Joseph S. Baker, a prominent Southern Baptist minister serving in Thomasville, Georgia, offers his perspective on the state of the Confederacy in a letter printed in the Christian Index:
….We need religious papers more now than ever. The war is not only laying waste our country; it is desolating Zion. From every quarter of the compass complaints reach us of churches–important churches too–left without pastors and almost broken up. Christians–good christian brethren and sisters–allow things earthly to divert their attention from things spiritual, and things present from things to come. This should not be so. A fearful storm is sweeping over the land, and everyone should fly to the Rock that was cleft to afford a shelter to those who would escape from the storms of life, and the more terrible storm of Divine wrath. The number of our preachers at home has been greatly diminished by the war, and we that are still left to feed the flock of Christ, are too few to render them all the service they require…
Baker goes on to offer his help to the Index, as well as to the Baptist Banner, an independent Baptist newspaper published in Georgia. Baptist newspapers throughout the Confederacy are already a primary means by which Baptists of the South receive news from within their denomination and of the war. Baker hopes that Baptist newspapers will stem the emptying of church pulpits and pews in the South. Within a year, however, Index editor Samuel Boykin will routinely criticize Baptist ministers of middle Georgia for refusing to leave pulpits to minister to soldiers (and statistics will bear up his charge). The first-hand experiences of Baker and Boykin, in short, reveal that Baptist reactions to the war vary greatly within even a given state.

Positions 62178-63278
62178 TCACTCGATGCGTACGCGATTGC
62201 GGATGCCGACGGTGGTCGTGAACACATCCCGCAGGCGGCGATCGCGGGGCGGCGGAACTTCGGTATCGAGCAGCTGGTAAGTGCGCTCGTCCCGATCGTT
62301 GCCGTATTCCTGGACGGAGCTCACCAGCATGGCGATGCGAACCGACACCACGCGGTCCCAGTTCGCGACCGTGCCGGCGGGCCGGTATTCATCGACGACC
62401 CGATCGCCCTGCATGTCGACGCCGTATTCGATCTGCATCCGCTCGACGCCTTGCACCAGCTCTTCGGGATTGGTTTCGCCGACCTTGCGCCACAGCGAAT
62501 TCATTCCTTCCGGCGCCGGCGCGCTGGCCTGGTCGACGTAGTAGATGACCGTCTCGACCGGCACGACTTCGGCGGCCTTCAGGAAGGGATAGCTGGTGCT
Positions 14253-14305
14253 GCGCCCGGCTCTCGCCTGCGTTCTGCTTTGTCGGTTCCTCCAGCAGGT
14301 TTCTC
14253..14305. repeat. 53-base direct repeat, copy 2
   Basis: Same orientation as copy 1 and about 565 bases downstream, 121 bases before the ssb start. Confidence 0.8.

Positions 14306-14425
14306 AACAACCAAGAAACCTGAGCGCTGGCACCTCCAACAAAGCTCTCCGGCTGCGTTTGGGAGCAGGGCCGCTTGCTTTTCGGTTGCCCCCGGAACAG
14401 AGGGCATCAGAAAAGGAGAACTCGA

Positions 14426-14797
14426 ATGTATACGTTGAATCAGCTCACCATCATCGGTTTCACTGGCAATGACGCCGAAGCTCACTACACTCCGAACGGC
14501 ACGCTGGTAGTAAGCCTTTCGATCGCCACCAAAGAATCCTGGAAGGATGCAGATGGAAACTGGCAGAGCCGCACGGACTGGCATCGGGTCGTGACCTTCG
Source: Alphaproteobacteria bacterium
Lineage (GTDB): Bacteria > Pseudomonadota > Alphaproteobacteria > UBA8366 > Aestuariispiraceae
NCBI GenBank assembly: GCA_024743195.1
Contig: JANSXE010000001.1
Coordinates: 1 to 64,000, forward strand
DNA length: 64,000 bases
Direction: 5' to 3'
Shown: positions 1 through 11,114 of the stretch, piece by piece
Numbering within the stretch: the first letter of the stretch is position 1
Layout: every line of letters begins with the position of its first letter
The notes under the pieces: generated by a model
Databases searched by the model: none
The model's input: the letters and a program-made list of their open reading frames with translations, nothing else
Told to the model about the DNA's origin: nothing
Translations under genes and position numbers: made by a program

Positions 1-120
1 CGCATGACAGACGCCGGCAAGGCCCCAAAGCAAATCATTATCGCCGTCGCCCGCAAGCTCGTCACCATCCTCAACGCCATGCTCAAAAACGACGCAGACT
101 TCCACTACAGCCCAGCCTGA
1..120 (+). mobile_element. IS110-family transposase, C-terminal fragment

Source: “Letter From Brother Baker,” Christian Index, February 25, 1862; image (link)